# Definition of the convolution with tempered distributions and Schwartz function

In the book where I'm studying there is the following exercise.

If $x \in \mathbb{R}^n$, $\varphi \in \mathcal{S}(\mathbb{R}^n)$ and $u \in \mathcal{S}'(\mathbb{R}^n)$ we define $(u \ast \varphi)(x)=\langle \tau_x \widetilde{\varphi} , u \rangle$, where we place $(\tau_x \widetilde{\varphi})(y):=\widetilde{\varphi}(y-x):=\varphi(x-y)$. Then

(a) $(u \ast \varphi)(x)$ is continuous with respect to $u \in \mathcal{S}'(\mathbb{R}^n)$, with respect to $\varphi \in \mathcal{S}(\mathbb{R}^n)$, and with respect to $x \in \mathbb{R}^n$

(b) $u \ast \varphi$ is a tempered distribution.

(c) If $\psi \in \mathcal{D}(\mathbb{R}^n)$, we have \begin{align*} \langle \psi, u \ast \varphi \rangle = u \left ( \int_{\mathbb{R}^n} \psi(x) (\tau_x \widetilde{\varphi})(\cdot) dx \right ) \end{align*} and extend this identity to case $\psi \in \mathcal{S}(\mathbb{R}^n)$.

HINT: To prove (b), check that $|(u \ast \varphi)(x)| \leq C(1+|x|^2)^N$ by proving an estimate $q_N(\tau_x \varphi) \leq 2^N(1+|x|^2)^N q_N(\varphi)$.

Note that for me there are these definitions. Let $\mathcal{S}'(\mathbb{R}^n)$ the topological dual space of $\mathcal{S}(\mathbb{R}^n)$. We have that the mapping $u \in \mathcal{S}'(\mathbb{R}^n) \longmapsto v=u_{|\mathcal{D}(\mathbb{R}^n)} \in \mathcal{D}'(\mathbb{R}^n)$ is linear and one-to-one because convergence in $\mathcal{D}(\mathbb{R}^n)$ implies convergence in $\mathcal{S}(\mathbb{R}^n)$, and $u_{|\mathcal{D}(\mathbb{R}^n)} \in \mathcal{D}'(\mathbb{R}^n)$ determines uniquely $u \in \mathcal{S}'(\mathbb{R}^n)$. Then a distribution $v \in \mathcal{D}'(\mathbb{R}^n)$ is the restriction of an element $u \in \mathcal{S}'(\mathbb{R}^n)$ if and only if there exist $N \in \mathbb{N}$ and a constant $C_N>0$ such that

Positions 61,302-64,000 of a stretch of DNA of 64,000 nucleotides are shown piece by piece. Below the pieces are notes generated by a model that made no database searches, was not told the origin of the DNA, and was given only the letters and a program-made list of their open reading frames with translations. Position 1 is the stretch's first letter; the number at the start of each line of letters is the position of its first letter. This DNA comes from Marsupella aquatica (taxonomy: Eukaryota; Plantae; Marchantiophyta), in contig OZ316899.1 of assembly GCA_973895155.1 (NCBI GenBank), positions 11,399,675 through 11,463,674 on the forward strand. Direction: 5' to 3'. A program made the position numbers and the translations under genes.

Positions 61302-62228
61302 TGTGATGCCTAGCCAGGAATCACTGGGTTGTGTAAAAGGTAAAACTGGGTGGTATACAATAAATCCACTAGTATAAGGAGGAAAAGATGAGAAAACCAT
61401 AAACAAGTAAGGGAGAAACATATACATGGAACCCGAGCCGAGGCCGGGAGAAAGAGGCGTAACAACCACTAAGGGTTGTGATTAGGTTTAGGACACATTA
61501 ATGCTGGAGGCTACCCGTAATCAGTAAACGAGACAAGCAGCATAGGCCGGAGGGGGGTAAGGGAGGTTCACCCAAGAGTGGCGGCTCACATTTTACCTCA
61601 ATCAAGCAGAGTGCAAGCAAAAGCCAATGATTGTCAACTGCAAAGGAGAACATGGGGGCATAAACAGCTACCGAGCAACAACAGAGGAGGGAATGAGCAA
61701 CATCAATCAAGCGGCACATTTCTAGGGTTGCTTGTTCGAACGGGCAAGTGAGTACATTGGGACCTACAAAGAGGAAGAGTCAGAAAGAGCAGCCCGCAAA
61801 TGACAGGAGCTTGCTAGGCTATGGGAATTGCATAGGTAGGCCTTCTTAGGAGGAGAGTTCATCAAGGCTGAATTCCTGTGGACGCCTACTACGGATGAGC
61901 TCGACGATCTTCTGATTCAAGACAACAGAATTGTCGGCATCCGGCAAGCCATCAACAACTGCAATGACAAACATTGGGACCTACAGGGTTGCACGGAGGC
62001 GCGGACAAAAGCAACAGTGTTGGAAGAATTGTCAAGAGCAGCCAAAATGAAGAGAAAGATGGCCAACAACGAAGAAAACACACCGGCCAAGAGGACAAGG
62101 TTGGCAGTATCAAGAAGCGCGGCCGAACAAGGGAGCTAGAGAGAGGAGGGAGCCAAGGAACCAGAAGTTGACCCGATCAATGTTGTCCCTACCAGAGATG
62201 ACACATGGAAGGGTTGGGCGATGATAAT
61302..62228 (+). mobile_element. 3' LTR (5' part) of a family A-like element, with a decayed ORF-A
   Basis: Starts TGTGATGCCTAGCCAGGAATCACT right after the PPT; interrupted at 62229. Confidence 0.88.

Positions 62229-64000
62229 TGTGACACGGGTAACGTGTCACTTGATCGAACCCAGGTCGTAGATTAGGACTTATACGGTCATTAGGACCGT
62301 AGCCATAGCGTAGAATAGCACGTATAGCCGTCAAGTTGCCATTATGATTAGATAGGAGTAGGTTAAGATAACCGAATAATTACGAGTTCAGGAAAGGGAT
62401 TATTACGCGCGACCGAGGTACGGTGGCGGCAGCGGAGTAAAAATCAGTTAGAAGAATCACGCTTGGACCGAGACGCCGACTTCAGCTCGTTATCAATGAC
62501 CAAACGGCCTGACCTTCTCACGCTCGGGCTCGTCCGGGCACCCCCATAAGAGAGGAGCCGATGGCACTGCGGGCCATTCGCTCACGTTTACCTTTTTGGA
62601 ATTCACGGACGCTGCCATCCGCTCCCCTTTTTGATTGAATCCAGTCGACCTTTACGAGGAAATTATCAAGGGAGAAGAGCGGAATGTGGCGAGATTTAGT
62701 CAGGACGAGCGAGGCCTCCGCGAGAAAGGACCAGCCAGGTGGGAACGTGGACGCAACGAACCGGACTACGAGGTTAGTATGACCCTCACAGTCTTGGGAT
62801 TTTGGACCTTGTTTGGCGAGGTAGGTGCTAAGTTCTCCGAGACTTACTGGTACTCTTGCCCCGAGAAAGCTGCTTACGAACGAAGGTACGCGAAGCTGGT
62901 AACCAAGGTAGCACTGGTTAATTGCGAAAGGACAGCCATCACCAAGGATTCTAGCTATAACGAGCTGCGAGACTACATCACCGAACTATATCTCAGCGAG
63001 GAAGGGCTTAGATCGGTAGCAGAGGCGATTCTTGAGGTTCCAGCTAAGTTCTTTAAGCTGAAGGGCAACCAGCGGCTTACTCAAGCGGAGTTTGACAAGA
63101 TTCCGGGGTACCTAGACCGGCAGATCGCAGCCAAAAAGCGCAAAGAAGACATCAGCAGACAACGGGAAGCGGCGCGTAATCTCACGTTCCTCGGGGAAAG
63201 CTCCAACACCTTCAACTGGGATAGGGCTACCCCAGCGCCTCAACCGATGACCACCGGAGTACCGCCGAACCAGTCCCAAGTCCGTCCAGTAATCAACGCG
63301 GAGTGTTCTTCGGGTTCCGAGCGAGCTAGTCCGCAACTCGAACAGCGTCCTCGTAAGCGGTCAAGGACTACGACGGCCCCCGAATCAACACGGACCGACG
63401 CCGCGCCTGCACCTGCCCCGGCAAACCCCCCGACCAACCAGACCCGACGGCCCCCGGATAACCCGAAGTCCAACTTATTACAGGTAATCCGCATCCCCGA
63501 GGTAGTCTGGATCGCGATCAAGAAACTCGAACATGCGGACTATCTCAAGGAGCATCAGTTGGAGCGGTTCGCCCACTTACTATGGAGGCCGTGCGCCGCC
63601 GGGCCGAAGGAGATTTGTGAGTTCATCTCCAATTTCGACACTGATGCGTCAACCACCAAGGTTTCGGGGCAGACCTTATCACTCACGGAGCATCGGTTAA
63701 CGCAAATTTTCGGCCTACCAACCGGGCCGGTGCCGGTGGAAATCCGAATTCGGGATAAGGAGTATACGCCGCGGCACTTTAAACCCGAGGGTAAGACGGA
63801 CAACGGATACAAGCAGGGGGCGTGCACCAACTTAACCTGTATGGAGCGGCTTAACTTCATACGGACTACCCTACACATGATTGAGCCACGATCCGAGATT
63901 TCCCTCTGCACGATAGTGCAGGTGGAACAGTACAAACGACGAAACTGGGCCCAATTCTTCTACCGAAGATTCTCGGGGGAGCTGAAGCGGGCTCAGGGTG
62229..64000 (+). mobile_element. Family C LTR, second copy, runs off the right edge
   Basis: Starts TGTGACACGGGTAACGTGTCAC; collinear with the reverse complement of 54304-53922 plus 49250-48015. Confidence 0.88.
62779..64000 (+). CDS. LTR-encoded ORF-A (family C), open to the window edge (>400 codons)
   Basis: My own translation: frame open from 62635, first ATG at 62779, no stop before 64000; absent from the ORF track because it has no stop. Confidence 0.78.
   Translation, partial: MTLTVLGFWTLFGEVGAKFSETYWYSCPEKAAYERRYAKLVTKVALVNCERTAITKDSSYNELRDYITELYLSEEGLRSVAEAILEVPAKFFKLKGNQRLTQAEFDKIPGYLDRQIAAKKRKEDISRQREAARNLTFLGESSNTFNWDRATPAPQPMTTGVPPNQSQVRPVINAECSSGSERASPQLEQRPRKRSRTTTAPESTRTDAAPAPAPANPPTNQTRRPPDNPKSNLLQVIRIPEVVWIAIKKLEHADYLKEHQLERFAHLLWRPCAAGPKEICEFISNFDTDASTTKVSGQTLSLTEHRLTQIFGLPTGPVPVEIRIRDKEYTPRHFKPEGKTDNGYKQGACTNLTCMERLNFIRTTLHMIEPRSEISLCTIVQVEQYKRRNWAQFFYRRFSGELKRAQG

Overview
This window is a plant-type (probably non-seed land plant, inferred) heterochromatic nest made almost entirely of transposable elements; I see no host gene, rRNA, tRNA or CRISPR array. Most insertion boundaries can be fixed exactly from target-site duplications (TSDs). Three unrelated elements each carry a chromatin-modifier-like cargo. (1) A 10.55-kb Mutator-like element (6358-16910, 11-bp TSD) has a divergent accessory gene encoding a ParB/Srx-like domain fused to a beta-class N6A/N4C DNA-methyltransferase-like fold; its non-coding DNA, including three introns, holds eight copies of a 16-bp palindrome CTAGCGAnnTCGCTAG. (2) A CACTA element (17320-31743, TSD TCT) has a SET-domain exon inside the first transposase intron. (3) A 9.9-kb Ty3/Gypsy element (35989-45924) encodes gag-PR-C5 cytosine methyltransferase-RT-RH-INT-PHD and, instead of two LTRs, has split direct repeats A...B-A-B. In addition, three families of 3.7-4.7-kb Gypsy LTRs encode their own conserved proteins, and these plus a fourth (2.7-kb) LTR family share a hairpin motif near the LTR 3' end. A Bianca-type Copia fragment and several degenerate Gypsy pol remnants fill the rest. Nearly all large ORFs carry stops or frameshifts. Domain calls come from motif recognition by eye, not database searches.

\begin{align*} |u(\varphi)| \leq C_N q_N(\varphi)=C_N \sup_{x \in \mathbb{R}^n; |\alpha| \leq N} (1+|x|^2)^N |D^\alpha \varphi(x)| , \forall \varphi \in \mathcal{D}(\mathbb{R}^n) \end{align*}

where $q_N(\varphi)$ are seminorm that make $\mathcal{S}(\mathbb{R}^n)$ a Fréchet space. The elements of $\mathcal{S}'(\mathbb{R}^n)$ or their restriction to $\mathcal{D}(\mathbb{R}^n)$ are called tempered distributions.

To prove (a). I thought can be done with an application of the closed graph theorem, proving that

$\tau_a \cdot : \varphi \in \mathcal{S}(\mathbb{R}^n) \longmapsto \tau_a(\varphi)=\varphi(x-a) \in \mathcal{S}(\mathbb{R}^n)$

$\widetilde{\varphi} \cdot : \varphi \in \mathcal{S}(\mathbb{R}^n) \longmapsto \widetilde{\varphi}=\varphi(-x) \in \mathcal{S}(\mathbb{R}^n)$

are continuous with respect to convergence in $\mathcal{S}(\mathbb{R}^n)$. Is it correct, no?

Do you have any idea to the point (b) and (c)?

Note that (b) and (c) I tried to show in a different way, as here Tempered distributions and convolution

Thanks for any help

• if $\varphi$ is Schwartz and $u$ is a tempered distribution, then $\varphi \ast u$ is $C^\infty$ and a tempered distribution, and $(\varphi \ast u) . \phi$ (with $.$ the pointwise multiplication) is a Schwartz function. This is how you define the Fourier transform of tempered distributions explicitely : $$FT[u] = \lim_{\varphi \to \delta} \lim_{\phi \to 1} FT[(\varphi \ast u) . \phi]$$ where the limits are in the sense of distributions Jun 11 '16 at 0:42
• @user1952009 I do not understand why use the Fourier transform, this is not the case. The main problem is to prove that $u \ast \varphi$ is a tempered distribution using estimates in "hint", and poin (c). Jun 11 '16 at 9:50
• (let $n =1$) I was just saying that $h(x) = u \ast \varphi(x)$ is $C^\infty(\mathbb{R})$, since $h'(x) = u \ast \varphi'(x), \ h^{(k)}(x) =u \ast \varphi^{(k)}(x)$, and those are continuous (since $\varphi^{(k)}-\tau_\epsilon \varphi^{(k)} \to 0$ in the Schwartz topology, so that $u(\tau_x \varphi^{(k)}) - u(\tau_{x+\epsilon} \varphi^{(k)}) \to 0$). And $h(x)$ is also clearly tempered, by the definition of $u$ is tempered. Hence, $g(x) = \phi(x) h(x)$ is Schwartz. That's all, and from this we can define the Fourier transform of $u$ explicitely. Jun 11 '16 at 13:03